According to a study, the amyloid protein that’s produced in the liver could cause neurodegeneration in the brain. Because the protein is considered to be an important factor in Alzheimer’s disease development, the results indicate that the liver might play a significant part in the onset of Alzheimer’s or disease progression.
One of the characteristics of Alzheimer’s disease is the amyloid-beta deposits in the brain and are believed to be a factor in human neurodegeneration as well as animal models of Alzheimer’s. But amyloid-beta is also found in peripheral organs, and amyloid-beta blood levels correlate with cerebral amyloid accumulation and cognitive decline, which suggests that peripherally made amyloid-beta could play a part in Alzheimer’s. Testing that hypothesis has been challenging, considering that the brain also makes amyloid-beta, and distinguishing the protein from the two sources is difficult.
For the study, a mouse model was developed which makes human amyloid-beta only in cells of the liver. It was demonstrated that the protein was transported in the blood by lipoproteins rich in triglycerides, in the same way it is in people, and then passed from the periphery to the brain.
It was revealed that the mice developed neurodegeneration as well as atrophy of the brain, which was accompanied by cerebral capillary dysfunction and neurovascular inflammation, both typically seen in Alzheimer’s disease. The mice that were affected performed badly on a learning test depending on hippocampus function, the structure of the brain that’s essential for new memory formation.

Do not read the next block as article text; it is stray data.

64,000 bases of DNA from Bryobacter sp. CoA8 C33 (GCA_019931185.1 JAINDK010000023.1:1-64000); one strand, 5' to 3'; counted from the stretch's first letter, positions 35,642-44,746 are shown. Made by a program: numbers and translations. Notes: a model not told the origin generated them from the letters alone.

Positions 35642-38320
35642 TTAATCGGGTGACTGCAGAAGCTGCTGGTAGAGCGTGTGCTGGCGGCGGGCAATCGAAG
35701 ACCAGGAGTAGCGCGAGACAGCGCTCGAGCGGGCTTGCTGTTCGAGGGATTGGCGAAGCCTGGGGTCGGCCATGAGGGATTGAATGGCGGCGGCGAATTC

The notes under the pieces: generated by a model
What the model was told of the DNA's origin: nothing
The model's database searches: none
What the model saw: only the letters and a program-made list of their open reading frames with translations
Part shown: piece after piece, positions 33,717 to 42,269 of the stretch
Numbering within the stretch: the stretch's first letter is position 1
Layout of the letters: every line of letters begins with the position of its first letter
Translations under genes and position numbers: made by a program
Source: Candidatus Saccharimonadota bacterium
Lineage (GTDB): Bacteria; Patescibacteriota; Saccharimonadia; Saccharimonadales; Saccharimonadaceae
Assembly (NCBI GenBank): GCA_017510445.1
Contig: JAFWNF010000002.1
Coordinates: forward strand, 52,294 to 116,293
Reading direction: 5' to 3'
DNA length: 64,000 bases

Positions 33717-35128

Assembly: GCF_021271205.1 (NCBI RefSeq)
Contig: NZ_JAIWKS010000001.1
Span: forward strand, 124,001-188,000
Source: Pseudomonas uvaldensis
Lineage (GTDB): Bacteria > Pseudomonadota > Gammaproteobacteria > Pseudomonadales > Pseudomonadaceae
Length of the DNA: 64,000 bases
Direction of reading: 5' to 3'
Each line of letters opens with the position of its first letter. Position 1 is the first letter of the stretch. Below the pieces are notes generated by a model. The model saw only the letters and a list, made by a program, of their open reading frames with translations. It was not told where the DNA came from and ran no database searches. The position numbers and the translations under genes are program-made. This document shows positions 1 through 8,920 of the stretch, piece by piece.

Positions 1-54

The results from this study suggest that amyloid-beta which is peripherally derived can cause neurodegeneration and indicate that liver-made amyloid-beta is a potential human disease factor. The results could have significant implications for the understanding of Alzheimer’s disease.
Most disease models have been focusing on the overproduction of amyloid-beta in the brain, which mimics the genetic cases of Alzheimer’s in humans which are relatively rare. But for the majority of Alzheimer’s disease cases, brain overproduction of amyloid-beta isn’t believed to be central to the etiology of the disease. Lifestyle factors could instead play a more significant part, such as a high-fat diet, which may accelerate the production of liver amyloid-beta.
The impact of peripheral amyloid-beta on capillaries in the brain could be crucial in the disease process. Although more research is necessary, the results demonstrate that having high levels of these toxic proteins in the blood could potentially be resolved through an individual’s diet, thus reducing Alzheimer’s disease risk or slowing its progression.
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